throughout the entire plan.

Arlington National Cemetery Report to Congress on Gravesite Accountability Study Findings 38



Figure 30 Arlington National Cemetery Accountability Bridging Approach
Arlington National Cemetery Report to Congress on Gravesite Accountability Study Findings 39


Phase 1: Plan
This phase will include defining the mission and scope based on the GATF's findings;
prioritizing and sequencing activities and tasks; establishing tracking and reporting
requirements; and defining the organizational structure and staffing, as well as the training for
ANC staff. These activities will lay the foundation for subsequent phases of the plan.
Phase 2: Bridge
The second phase involves transitioning the Task Force's activities and accountability tasks into
ANC's daily operations. This phase will also include thoroughly researching and resolving the
remaining open cases identified in the accountability study. After completing the research, ANC
staff will then correct any errors in existing records and order new grave markers when needed.
Throughout this process, the Army will continue refining and standardizing the Cemetery's data,
which will position ANC for new modernization initiatives in Phases 3 and 4.

ANC staff will also capture the lessons learned and best practices from the Task Force and
transfer them into the broader Army National Cemeteries Program, including the Task Force's
documented business processes and project management approach.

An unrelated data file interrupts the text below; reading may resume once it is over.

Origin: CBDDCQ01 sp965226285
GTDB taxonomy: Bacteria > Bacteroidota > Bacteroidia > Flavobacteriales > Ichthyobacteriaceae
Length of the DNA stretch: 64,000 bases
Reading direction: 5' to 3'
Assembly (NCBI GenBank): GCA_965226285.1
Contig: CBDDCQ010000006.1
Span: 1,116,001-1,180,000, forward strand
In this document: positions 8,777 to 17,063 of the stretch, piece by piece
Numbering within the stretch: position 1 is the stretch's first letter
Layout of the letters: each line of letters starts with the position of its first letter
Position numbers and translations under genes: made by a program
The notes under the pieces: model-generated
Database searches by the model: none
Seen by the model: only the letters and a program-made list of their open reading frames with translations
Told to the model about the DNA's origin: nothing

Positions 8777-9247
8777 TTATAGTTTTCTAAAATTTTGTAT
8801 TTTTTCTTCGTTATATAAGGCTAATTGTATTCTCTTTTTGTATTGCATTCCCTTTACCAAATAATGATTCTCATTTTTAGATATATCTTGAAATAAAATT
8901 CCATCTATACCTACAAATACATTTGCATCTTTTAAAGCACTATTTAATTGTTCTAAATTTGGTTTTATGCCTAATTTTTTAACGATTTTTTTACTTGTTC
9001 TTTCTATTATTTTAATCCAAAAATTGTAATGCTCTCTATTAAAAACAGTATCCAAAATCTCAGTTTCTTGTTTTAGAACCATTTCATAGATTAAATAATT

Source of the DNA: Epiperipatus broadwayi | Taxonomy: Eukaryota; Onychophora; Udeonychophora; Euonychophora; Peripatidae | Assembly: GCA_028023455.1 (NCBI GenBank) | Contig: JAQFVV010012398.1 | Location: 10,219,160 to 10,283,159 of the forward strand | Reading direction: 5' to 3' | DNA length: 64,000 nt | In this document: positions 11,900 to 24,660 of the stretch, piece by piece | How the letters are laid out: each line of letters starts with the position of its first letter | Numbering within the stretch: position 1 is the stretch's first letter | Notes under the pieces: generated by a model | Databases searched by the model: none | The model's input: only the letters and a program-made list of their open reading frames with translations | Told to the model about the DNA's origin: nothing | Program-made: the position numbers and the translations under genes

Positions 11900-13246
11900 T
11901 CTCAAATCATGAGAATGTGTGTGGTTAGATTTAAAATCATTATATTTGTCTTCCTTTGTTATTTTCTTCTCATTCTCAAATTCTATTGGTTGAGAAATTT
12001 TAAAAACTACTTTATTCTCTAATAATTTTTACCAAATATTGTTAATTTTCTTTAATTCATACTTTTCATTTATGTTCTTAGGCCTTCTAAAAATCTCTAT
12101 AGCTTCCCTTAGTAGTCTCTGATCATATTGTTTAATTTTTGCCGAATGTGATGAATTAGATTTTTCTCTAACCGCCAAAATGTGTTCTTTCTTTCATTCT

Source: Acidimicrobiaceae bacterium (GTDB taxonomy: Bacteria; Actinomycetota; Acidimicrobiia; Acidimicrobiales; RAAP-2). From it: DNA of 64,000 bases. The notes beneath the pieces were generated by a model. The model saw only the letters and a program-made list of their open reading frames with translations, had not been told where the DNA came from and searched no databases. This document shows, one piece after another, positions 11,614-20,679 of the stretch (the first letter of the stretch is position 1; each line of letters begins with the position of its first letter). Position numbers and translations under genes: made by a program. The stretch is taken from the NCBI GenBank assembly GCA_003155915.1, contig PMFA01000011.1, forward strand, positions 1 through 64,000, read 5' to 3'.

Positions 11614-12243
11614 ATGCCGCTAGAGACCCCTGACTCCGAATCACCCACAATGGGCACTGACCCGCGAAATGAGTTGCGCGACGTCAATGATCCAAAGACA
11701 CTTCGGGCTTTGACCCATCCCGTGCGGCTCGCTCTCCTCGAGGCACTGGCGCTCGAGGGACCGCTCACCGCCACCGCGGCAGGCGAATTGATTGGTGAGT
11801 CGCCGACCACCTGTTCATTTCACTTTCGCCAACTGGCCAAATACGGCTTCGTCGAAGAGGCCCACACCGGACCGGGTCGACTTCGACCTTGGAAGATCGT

Phase 3: Transition and Institutionalize
During this phase, the Army will institutionalize applicable best practices identified in Phases 1
and 2 into ANC's standard processes. Cemetery management will also work on two other
specific initiatives ÷ establishing accountability over gravesites at the Soldiers' and Airmen's
Home National Cemetery and populating an authoritative database of records.

The same processes and procedures from the initial gravesite accountability study will be
employed at the Soldiers' and Airmen's Home National Cemetery. From taking photos and
scanning the Cemetery's records to identifying and researching any potential inconsistencies,
ANC staff will utilize the same approach and business rules to provide accountability over the
gravesites.
Phase 4: Continuous Improvement and Modernization
The last phase of the plan features several innovative initiatives that will greatly advance the
Cemetery's modernization and accountability efforts, as well as the experiences of guests and
families. Through new technology, the Army will enhance the experience for those who come to